May 14, 2008

FAQ -- Printers Laser and Wide Thermal for Kiosks

kiosk_printer.jpgNew addition to FAQ section. Question is "I need a wide printer but not sure if I should go thermal or laser. Which one should I use". Craig Keefner of KIOSK contributes objective guidelines for consideration. One of the more relevant is the life cycle of the printer. This becomes particularly important in large and longt erm deployments. As size and duration of a deployment goes down, so do considerations on which printer to use.

Wide Thermal versus Laser A4 printers in Kiosks

Thermal "Advantages" Most Often Cited

  • Service Calls -- fewer service calls
  • Capacity - 1200 sheets versus 250 (or 500)
  • Capacity -- higher capacity translates into fewer "add paper" service calls
  • Print Size -- you can print just the paper you need rather than always a sheet
  • Print Options - have choice of printing multi-pages versus only one page
  • Time to Print -- thermal printers require no warmup (10 to 20 seconds for laser)
  • Jams -- thermal printers have fewer jams than laser printers
  • Presenters -- thermal printers have presentation technology for kiosks. Lasers require making something.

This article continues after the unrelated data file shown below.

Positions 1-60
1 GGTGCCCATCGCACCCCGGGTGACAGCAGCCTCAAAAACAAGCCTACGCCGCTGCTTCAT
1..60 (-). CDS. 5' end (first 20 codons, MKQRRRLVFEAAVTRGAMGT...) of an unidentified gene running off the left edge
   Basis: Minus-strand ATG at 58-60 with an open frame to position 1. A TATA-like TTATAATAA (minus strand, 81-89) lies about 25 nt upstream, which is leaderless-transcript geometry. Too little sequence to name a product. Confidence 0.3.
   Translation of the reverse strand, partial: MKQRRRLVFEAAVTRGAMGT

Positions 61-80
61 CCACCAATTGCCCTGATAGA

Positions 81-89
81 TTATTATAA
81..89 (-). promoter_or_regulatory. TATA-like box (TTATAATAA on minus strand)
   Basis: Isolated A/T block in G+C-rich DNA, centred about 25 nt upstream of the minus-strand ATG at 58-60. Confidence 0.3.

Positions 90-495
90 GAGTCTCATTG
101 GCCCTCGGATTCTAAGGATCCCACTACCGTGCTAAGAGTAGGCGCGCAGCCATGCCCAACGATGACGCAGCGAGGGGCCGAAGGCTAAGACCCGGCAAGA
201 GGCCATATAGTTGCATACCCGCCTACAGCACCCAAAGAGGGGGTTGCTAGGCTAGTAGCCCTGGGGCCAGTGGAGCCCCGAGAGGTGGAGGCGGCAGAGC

• Cost Lower for paper
  • Cost Lower for Consumables -- toner or ink ribbon consumables are eliminated, printer drum replacements (est every other year) are eliminated (and service calls).
  • Flexibility & Size of Printer -- has horizontal and vertical mounting options. Smaller than laser as rule.
  • Supportability -- wide thermals have longer life cycle. Size and configuration remain consistent if one needs replacement you can always get another the same size and form factor. Laser printers often change form factors every 6 months.
  • Thermals are not Cheaper, but they are more reliable,
  • Larger the deployment and the more support options the bigger the advantages.
  • Thermals are Used more often in self-service deployments (75% of time)
  • Thermals are smaller. Lasers drive you to a larger kiosk size.

Laser "Advantages" Most Often Cited

  • Lower cost for printer (25% the cost)
  • Adding paper can be done by employees with no technical expertise
  • If Workforce/Employees are not technical Laser is easier for them to deal with.
  • Higher resolution and quality of print
  • Easier to service when servicing required.
  • Smaller deployments or test deployments work fine with Lasers

Contributor: Craig Keefner with KIOSK Information Systems
Notes: This is intended as general guide. Each situation is different depending on the project and requirements and the devices. Additions and clarifications are welcome.

Posted by staff at May 14, 2008 07:55 AM